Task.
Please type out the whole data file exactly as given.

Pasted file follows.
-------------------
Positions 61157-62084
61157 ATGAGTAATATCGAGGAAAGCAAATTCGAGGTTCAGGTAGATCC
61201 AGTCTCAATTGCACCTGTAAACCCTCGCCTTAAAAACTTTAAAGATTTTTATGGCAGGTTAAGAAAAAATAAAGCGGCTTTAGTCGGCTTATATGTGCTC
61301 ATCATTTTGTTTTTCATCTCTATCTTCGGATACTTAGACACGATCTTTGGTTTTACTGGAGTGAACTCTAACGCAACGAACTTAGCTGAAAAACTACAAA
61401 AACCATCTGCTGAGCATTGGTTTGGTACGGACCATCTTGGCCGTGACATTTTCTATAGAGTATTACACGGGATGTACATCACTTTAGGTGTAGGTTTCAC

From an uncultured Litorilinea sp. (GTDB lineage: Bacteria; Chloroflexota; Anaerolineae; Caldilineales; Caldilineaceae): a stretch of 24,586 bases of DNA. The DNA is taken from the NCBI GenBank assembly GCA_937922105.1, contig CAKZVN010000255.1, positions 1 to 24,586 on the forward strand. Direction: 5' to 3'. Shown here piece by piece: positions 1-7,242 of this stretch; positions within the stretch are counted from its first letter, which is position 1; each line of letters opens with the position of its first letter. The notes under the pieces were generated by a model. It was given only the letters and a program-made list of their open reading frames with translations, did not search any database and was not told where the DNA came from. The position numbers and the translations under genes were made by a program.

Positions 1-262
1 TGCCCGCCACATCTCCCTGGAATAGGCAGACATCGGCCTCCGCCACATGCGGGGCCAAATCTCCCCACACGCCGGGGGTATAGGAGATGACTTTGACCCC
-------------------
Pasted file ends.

Positions 61157-62084
61157 ATGAGTAATATCGAGGAAAGCAAATTCGAGGTTCAGGTAGATCC
61201 AGTCTCAATTGCACCTGTAAACCCTCGCCTTAAAAACTTTAAAGATTTTTATGGCAGGTTAAGAAAAAATAAAGCGGCTTTAGTCGGCTTATATGTGCTC
61301 ATCATTTTGTTTTTCATCTCTATCTTCGGATACTTAGACACGATCTTTGGTTTTACTGGAGTGAACTCTAACGCAACGAACTTAGCTGAAAAACTACAAA
61401 AACCATCTGCTGAGCATTGGTTTGGTACGGACCATCTTGGCCGTGACATTTTCTATAGAGTATTACACGGGATGTACATCACTTTAGGTGTAGGTTTCAC

From an uncultured Litorilinea sp. (GTDB lineage: Bacteria; Chloroflexota; Anaerolineae; Caldilineales; Caldilineaceae): a stretch of 24,586 bases of DNA. The DNA is taken from the NCBI GenBank assembly GCA_937922105.1, contig CAKZVN010000255.1, positions 1 to 24,586 on the forward strand. Direction: 5' to 3'. Shown here piece by piece: positions 1-7,242 of this stretch; positions within the stretch are counted from its first letter, which is position 1; each line of letters opens with the position of its first letter. The notes under the pieces were generated by a model. It was given only the letters and a program-made list of their open reading frames with translations, did not search any database and was not told where the DNA came from. The position numbers and the translations under genes were made by a program.

Positions 1-262
1 TGCCCGCCACATCTCCCTGGAATAGGCAGACATCGGCCTCCGCCACATGCGGGGCCAAATCTCCCCACACGCCGGGGGTATAGGAGATGACTTTGACCCC